By Trinetta Fernandes
Five Female Travel Enthusiasts. One Weekend. That’s all we needed to set out exploring yet another place. We were clear about discovering a piece of ancient India and we zeroed in on Hampi.
Hampi is located in North Karnatak on the banks of the river Tungabhadra, approximately 709 kms. from Mumbai. It was once the capital of the Hindu Vijaynagar Empire which ruled South India between 14th to 16th century AD. The ruined temple city is famously known as the ‘Boulder city of India’. It is a labyrinth of temples, busy market places, narrow streets, ancient monuments surrounded by boulder strew mountains. It also features among UNESCO’s World Heritage sites.
|First sightings of boulders|
The friendly rickshaw guys who picked us up from the Hospet Bus Stand offered to take us around after we quickly checked into our guest house. Finding an economical place to live is no mammoth task. Tiny lanes lined with rows of houses with extra rooms attached are a common sight. Tourism has helped generate a source of revenue for the locals.
Our rickshaw drivers doubled up as our guides and thus we began our exploration. Our first stop was the magnificent Virupaksha Temple, which is believed to be one of the oldest active temples in India. It dates back to the 7th century AD. The temple complex was filled with people performing prayer rituals along with the tourists queued up to admire the carvings on stone at the entrance of the temple. The intricate designs on stone along with the precision would have been quite a task in the times the temple was built.
|A view of the Virupaksha Temple entrance|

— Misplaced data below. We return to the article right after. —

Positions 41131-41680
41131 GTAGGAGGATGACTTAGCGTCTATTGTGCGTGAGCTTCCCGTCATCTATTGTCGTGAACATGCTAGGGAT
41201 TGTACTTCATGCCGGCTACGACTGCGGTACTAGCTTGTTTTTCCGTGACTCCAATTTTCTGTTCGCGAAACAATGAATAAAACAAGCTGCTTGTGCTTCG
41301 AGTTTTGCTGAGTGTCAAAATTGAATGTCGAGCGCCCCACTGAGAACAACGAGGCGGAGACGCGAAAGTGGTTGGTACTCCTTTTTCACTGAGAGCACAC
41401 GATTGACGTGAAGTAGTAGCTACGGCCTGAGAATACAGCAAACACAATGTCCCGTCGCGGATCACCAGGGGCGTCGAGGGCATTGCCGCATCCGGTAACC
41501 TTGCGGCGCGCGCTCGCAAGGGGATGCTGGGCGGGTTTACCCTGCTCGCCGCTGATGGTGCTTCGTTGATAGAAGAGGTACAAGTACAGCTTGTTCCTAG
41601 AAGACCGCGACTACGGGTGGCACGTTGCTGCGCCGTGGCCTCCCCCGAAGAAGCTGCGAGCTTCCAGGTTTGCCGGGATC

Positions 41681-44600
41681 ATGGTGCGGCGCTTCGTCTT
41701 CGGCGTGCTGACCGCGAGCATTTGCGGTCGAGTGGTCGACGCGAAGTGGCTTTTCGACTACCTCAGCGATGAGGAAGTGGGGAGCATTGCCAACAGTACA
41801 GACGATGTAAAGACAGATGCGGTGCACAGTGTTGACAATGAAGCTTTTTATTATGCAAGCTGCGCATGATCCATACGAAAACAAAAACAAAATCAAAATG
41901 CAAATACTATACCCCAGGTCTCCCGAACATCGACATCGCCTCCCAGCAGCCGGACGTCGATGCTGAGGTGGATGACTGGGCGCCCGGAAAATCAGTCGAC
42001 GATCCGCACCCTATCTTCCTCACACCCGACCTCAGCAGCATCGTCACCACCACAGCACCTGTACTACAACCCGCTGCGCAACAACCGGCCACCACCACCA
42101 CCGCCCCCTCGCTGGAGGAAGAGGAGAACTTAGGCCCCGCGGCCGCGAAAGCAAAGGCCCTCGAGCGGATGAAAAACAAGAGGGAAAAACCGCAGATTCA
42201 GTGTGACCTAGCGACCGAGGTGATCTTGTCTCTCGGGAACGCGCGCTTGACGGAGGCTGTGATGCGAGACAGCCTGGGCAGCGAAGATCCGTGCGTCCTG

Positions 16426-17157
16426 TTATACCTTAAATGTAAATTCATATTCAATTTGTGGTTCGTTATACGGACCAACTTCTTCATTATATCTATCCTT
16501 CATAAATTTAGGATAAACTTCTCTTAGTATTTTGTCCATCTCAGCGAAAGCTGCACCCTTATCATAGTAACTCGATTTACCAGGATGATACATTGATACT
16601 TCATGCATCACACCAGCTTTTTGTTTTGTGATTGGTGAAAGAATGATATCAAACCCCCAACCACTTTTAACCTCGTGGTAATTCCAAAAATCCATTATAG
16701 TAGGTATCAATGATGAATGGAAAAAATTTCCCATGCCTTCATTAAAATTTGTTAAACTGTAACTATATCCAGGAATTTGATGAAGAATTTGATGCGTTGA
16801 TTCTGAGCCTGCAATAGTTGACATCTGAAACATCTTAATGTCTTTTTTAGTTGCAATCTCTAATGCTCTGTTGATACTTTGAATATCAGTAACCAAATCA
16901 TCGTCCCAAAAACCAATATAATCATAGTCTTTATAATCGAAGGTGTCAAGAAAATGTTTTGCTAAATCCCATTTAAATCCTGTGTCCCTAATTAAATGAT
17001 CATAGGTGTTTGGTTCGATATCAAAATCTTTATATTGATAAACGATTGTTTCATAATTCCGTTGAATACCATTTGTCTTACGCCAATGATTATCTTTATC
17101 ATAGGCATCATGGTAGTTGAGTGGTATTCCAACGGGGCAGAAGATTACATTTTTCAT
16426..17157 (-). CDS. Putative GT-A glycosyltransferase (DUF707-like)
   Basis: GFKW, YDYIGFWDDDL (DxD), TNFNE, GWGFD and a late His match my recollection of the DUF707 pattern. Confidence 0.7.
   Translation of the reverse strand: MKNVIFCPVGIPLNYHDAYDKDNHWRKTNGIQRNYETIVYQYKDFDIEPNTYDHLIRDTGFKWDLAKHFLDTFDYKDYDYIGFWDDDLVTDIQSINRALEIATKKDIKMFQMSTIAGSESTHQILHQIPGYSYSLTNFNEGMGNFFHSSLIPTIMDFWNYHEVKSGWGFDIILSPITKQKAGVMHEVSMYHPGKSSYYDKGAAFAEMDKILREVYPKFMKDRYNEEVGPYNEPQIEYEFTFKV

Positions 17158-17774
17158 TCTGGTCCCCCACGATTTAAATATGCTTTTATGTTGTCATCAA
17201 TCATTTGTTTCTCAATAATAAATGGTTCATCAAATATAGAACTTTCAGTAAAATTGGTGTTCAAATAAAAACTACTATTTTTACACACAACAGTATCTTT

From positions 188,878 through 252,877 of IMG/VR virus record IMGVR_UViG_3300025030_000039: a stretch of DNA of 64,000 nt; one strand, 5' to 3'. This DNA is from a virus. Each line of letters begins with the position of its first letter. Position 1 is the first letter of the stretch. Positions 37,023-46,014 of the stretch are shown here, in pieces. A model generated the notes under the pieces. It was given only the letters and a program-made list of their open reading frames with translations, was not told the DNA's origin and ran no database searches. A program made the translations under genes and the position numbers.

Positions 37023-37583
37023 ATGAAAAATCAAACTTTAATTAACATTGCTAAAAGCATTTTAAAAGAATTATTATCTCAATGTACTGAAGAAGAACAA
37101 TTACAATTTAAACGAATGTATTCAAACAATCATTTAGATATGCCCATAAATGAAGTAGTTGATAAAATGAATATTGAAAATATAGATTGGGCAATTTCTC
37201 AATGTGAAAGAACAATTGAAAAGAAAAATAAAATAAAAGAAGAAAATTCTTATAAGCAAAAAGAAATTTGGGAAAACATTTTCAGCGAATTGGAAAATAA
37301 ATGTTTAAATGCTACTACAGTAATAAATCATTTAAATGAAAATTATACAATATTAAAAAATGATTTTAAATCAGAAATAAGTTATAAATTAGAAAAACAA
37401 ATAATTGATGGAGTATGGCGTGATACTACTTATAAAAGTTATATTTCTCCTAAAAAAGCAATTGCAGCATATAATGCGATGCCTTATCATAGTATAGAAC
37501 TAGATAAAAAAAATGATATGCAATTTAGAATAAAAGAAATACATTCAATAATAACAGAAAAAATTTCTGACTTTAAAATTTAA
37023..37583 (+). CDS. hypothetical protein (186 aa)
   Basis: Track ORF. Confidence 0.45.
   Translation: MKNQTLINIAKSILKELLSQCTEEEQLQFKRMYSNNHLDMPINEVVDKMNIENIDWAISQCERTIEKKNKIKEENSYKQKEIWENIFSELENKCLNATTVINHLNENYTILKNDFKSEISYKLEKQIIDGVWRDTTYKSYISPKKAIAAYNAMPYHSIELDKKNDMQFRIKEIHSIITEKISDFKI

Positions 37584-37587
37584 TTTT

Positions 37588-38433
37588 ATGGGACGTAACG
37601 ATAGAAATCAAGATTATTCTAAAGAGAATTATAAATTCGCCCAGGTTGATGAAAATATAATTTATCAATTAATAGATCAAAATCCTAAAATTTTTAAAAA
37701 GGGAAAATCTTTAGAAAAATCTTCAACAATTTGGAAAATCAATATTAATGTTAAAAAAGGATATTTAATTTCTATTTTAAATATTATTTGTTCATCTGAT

Filled with admiration after visiting the temple complex, we headed onwards. While there are local tourists, Hampi is also a common destination with international tourists. Our next stop was the royal enclosures and the elephant stables.
The stables served as a home to the royal elephants. It is a long structure spread across a garden. Every stable is big enough to accommodate a minimum of two elephants. Within the same premises is situated the Lotus Temple. It is an ornate structure with a mixture of Hindu and Muslim architecture. Our guides informed us it was used by the queens during their leisure time.
|The Elephant Enclosures|
|The Lotus Temple|
|The Lakshmi Narsimha|
Famished by now, we headed to have a meal at a rather quaint restaurant ‘Mango Tree’ after which we went to see the Lakshmi Narsimha. The statue of a ‘half man and half lion’ carved out of a single rock is 6.7 m high. It is said to be one of the ten incarnations of Vishnu with detailed carving. The complex houses the Badavi Linga Temple, which is largest monolithic Linga in Hampi. It is filled with water throughout the year and the temple priest spends his entire day in waist deep water- such is his devotion!
|The Vittala Temple Complex|
|The Stone Chariot|
The complex offers a spot for every tired traveller to rest. One can find their quiet place and sit back to admire the vast temple complex or indulge in a coracle ride across the river, just behind the temple. (A coracle is a small round traditional boat)
|A quiet spot in the Vittala Temple Complex|
The weekend had ended and so had our trip. We headed back home with sore feet, happy hearts and content smiles. We cannot wait to go explore another place soon!
AUTHOR BIO - Trinetta works in the Development Sector as a Social Worker. An animal lover, she loves heading out of the out at every given opportunity. She enjoys solo traveling as well as exploring places with her girl group.
Have you visited an ancient city on your travels recently?